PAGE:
A controversial proposal by the government to include active military officers in the local administrative council sparked protest from the opposition. This was used by the Communist Party of Bangladesh to seize power. A series of power struggles within the opposition had made the Communists the dominant opposition, and on September 4, 1988, the military turned against Ershad and had him assassinated. The military then declared loyalty to the new Communist government, which soon dominated politics by 1991 by killing off non-Communist opposition as well as opposition within the communist ranks.


The government of Bangladesh is a socialist state. The Prime Minister, both in this position as well as in his capacity as the Secretary-General of the Bangladeshi Communist Party, is the head of the country.

Mujahidul Islam Selim is the current Prime Minister of Bangladesh, with Manzurul Ahsan Khan as President, a ceremonial position.

The Prime Minister is ceremonially appointed by the President and must be a member of Parliament.

The Parliament is composed of 300 members, elected by universal suffrage for at least 5 years. Universal suffrage is at 18.

There is only one popular front in Bangladesh: the Bangladeshi People's Front. It was dominated by the Communist Party of Bangladesh, with the Bangladeshi People's Party and the Awami League being at its wing and completely subordinated. Opposition is actually legal but discouraged.


The current strength of the army is around 200,000 including reservists, the air force 22,000, and navy 14,950. In addition to traditional defense roles, the military has been called on to provide support to civil authorities for disaster relief and internal security during periods of political unrest.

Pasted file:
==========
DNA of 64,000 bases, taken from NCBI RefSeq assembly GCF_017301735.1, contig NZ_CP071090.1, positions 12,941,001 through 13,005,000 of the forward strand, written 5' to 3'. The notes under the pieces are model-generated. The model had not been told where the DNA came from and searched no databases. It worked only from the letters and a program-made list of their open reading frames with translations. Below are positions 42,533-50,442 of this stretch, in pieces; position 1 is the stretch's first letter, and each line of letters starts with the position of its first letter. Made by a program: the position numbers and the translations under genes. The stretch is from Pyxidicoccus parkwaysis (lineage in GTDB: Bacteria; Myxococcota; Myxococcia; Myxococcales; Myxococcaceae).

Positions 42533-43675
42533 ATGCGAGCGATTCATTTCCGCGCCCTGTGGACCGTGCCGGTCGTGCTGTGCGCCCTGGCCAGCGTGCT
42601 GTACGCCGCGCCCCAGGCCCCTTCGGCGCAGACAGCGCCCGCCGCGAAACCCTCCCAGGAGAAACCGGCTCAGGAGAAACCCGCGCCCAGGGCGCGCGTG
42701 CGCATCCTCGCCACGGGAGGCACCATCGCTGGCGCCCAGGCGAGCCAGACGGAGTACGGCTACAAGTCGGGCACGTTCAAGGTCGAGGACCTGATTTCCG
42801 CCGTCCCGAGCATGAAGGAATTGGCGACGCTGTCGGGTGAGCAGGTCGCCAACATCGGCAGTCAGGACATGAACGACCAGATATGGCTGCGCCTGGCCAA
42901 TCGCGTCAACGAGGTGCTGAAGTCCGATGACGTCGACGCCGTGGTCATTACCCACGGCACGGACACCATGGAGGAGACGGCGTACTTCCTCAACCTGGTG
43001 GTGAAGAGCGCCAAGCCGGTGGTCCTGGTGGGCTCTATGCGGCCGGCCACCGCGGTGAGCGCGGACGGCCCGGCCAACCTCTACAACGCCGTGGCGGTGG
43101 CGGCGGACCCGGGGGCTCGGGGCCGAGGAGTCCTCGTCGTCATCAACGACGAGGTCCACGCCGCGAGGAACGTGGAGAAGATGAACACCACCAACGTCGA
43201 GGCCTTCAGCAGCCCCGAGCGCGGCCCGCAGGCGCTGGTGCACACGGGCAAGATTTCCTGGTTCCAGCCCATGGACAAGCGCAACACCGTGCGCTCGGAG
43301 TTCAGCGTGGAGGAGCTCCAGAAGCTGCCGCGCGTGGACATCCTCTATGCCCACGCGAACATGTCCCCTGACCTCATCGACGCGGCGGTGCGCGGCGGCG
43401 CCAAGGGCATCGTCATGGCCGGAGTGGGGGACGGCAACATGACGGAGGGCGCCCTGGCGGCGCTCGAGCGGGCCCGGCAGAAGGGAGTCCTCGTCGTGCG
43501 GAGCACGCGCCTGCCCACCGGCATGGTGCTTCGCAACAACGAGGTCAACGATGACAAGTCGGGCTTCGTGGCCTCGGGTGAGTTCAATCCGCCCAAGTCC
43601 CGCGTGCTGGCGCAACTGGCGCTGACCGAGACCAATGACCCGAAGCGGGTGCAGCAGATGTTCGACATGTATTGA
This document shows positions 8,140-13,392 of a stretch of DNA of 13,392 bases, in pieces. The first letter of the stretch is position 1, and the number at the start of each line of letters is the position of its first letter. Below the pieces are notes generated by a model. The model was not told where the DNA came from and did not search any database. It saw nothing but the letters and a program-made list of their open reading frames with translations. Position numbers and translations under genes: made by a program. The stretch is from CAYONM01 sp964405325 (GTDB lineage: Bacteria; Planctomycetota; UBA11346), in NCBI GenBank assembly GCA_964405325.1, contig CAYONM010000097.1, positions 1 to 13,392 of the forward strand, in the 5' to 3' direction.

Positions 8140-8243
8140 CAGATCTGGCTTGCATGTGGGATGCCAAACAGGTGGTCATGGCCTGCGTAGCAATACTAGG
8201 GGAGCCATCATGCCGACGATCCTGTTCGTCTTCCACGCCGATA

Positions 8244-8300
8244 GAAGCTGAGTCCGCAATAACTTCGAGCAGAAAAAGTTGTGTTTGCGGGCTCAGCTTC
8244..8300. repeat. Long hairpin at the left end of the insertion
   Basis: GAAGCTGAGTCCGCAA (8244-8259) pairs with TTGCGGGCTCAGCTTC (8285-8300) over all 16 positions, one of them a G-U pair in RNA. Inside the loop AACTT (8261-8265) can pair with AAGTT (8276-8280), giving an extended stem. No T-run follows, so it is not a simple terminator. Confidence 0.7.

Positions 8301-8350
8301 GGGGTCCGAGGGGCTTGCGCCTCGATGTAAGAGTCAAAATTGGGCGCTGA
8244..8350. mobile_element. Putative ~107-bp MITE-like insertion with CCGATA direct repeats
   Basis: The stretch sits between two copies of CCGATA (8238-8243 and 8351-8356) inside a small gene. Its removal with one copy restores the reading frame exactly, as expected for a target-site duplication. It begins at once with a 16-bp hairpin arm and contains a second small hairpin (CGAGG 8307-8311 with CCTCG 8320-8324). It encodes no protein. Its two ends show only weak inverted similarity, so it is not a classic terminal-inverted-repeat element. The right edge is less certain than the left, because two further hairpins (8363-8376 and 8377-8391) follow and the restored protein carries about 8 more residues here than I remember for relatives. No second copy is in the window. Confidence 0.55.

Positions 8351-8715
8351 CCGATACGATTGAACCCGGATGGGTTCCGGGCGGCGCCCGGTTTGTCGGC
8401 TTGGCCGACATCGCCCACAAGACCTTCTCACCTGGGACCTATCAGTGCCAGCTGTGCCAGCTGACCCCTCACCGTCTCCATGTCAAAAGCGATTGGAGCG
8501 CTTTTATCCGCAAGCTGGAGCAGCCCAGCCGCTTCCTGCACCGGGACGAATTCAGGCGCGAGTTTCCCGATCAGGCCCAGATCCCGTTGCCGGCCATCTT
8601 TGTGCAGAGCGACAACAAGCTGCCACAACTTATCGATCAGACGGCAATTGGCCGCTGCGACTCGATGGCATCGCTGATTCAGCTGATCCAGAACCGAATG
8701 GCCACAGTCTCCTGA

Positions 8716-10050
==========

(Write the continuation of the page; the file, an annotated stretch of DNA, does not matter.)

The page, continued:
Jute2 901879

Jute, the former powerhouse of the Bangladeshi economy.

Despite continuous domestic and international efforts to improve economic and demographic prospects, Bangladesh remains a developing nation. Its per capita income in 2008 was ANZ$578 compared to the world average of $11,344.

Jute was once the economic engine of the country. Its share of the world export market peaked in the Second World War and the late 1940s at 80% and even in the early 1970s accounted for 70% of its export earnings. However, polypropylene products began to substitute for jute products worldwide and the jute industry started to decline. Bangladesh grows very significant quantities of rice, tea and mustard.

Although two-thirds of Bangladeshis are farmers, more than three quarters of Bangladesh’s export earnings come from the garment industry, which began attracting foreign investors in the 1980s due to cheap labour and low conversion cost. In 2002, the industry exported ANZ$5 million worth of products. The industry now employs more than 3 million workers, 90% of whom are women. A large part of foreign currency earnings also comes from the remittances sent by expatriates living in other countries.

International Relations

Bangladesh has established relations with the Union Interim Parliament and the other states in former India. They have sent new ambassadors to Thailand, Myanmar and the ANZC.



Bayt al Mukarram

A mosque in Dhaka.

Before Doomsday, atheism was extremely rare in Bangladesh. However, since Doomsday, many people have lost faith in their religions, and after 1988, secularization has been supported by the communist government and now 10.3% of Bangladeshis are atheist. Other than that, the largest religions are Islam (81.9%) and Hinduism (8.3%). Most Muslims are Sunnis, but there is a small Shia community. In addition, there are small communities of Christians and Baha'i.


The national sport of Bangladesh is kabaddi, a South Asian team sport. The most popular sport is cricket, and football (soccer) is the third most popular behind kabaddi and cricket.